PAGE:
It’s true that inflation isn’t perfectly comparable over time due to the change in the way housing has been measured, said Omair Sharif, founder of research firm Inflation Insights. But the change would not be enough to make current inflation higher than the nearly 15% it reached 40 years ago.

“Yes, inflation today would be higher, but by about 1.25 percentage points, not the 4 to 5 percentage points that people say,” said Sharif, who last year mined data on house prices, mortgage costs, and home repairs from the 1970s, applied the relevant weights, and did the math on the old numbers to see how much the change in methodology changed inflation.

“It wasn’t a mind-blowing number like a lot of people think,” he said.

Another estimate – using calculations used in an article for The Quarterly Journal of Economics and updated for the Full Stack Economics newsletter – found that including house prices and interest rates instead of rent would have pushed the inflation rate at 11.5% in February, the latest date. available, up 3.6 percentage points from the official figure that month. This is more than Sharif’s estimate but still less than the 1980s.

Change #2: Economists trade expensive goods for cheaper goods

Economists once collected a basket of items — like eggs, milk, shampoo and other items — and simply tracked their cost over time, updating the basket only infrequently. But this measure has been criticized for potentially overestimating inflation because it ignored that consumers adjust their spending both over time and as prices rise.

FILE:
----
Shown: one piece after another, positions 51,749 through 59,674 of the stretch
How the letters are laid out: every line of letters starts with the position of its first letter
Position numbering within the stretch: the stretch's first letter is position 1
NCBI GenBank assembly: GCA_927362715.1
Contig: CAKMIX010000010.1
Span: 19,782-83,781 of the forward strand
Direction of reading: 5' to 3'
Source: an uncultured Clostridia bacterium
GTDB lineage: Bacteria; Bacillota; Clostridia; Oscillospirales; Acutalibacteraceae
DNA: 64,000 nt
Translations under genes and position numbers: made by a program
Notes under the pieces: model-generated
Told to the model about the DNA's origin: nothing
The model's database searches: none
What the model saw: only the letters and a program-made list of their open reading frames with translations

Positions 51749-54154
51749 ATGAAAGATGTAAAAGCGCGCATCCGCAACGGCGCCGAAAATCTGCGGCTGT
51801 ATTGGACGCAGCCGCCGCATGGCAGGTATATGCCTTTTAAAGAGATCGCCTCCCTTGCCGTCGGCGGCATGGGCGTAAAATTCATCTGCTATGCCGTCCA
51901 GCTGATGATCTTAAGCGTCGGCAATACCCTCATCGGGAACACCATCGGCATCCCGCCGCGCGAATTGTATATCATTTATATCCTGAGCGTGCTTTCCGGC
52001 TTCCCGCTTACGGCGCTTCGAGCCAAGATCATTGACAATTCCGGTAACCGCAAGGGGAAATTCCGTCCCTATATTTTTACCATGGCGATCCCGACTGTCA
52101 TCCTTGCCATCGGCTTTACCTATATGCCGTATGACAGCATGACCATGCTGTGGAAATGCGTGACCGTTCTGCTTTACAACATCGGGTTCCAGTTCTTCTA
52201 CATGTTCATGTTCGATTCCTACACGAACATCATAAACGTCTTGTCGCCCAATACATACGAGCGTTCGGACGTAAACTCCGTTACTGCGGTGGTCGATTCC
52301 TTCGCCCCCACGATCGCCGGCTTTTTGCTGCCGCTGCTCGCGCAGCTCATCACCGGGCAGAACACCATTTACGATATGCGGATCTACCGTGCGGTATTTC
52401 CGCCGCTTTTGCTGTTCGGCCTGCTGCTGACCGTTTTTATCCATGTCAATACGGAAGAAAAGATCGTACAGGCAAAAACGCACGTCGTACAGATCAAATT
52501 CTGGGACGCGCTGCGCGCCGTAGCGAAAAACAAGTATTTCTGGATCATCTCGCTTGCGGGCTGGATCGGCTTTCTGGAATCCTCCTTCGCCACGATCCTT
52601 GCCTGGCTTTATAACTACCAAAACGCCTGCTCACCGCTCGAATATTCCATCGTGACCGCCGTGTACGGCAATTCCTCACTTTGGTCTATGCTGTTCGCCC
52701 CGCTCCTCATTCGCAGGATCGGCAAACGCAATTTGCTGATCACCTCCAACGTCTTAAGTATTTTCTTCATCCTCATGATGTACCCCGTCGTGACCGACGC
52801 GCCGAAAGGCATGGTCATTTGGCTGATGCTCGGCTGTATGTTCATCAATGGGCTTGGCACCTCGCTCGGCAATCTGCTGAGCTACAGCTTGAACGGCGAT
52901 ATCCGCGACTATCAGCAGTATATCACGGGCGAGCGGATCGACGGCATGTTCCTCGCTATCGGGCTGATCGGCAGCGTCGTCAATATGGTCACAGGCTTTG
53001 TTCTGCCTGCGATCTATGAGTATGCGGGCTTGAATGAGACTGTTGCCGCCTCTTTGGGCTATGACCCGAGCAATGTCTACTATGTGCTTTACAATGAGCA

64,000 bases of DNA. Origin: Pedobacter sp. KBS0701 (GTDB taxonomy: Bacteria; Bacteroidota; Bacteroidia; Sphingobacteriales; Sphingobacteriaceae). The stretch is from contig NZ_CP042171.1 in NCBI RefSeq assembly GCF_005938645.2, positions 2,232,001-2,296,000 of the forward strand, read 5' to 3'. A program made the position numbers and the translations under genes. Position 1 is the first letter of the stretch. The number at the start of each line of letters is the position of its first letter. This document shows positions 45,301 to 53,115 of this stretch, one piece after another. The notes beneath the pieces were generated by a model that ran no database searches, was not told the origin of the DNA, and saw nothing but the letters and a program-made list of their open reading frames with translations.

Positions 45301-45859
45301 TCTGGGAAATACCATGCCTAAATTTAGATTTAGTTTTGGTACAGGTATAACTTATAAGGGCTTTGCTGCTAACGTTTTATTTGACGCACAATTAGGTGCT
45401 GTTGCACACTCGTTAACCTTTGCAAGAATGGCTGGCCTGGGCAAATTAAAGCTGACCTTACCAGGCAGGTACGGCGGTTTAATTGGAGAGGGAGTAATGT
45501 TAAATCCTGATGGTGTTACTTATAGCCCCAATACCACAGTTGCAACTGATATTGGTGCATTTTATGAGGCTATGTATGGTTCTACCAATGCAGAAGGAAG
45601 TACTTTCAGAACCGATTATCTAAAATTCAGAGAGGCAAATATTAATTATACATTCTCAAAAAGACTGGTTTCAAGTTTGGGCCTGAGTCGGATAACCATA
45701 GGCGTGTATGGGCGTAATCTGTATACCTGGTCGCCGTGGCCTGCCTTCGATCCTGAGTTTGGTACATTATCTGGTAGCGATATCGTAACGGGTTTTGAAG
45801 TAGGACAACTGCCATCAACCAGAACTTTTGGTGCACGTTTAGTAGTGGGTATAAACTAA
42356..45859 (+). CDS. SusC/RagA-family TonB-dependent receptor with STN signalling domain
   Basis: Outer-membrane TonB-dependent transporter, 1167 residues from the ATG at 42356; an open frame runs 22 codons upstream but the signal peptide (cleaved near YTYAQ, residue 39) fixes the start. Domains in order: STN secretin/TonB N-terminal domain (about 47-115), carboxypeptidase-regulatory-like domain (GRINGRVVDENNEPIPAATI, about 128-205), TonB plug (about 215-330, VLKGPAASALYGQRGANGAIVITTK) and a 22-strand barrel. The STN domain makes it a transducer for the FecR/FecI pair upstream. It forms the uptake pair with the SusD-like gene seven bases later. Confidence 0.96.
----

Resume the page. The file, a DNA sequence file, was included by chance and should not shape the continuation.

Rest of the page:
Economists started updating the basket more regularly about 20 years ago, and the weights are now reset every two years to reflect what people are actually spending their money on.

They also tried to account for substitutions. Imagine that the price of cupcakes has gone up for a month. Instead of paying more, a consumer could buy cookies instead – a decent but cheaper dessert alternative – and their monthly costs would not increase.

They can also buy a container with fewer cupcakes, switch to a cheaper brand, or buy from a discount store where the cupcakes are cheaper. To account for this behavior, the government tweaked the way it calculates inflation in certain categories in 1999, correcting the problem in the eyes of many economists.

Critics sometimes raise another point: product swaps are made between entirely different categories, such as using chicken when the price of steak rises. These larger substitutions are not included in the normal CPI calculation, but are included in a measure called the chained consumer price index. While the CPI showed prices rose 8.3% in April from a year earlier, the chained CPI was a bit more subdued at just 7.8%.

Do you think these changes are not enough? There will certainly be others. The Ministry of Labor is still constantly making changes in an attempt to make the CPI a more accurate reflection of reality.

“It’s a good long-term method,” Detmeister said at UBS. “Over the course of a few months, or even over the course of a year, it may differ from what is happening on the ground.”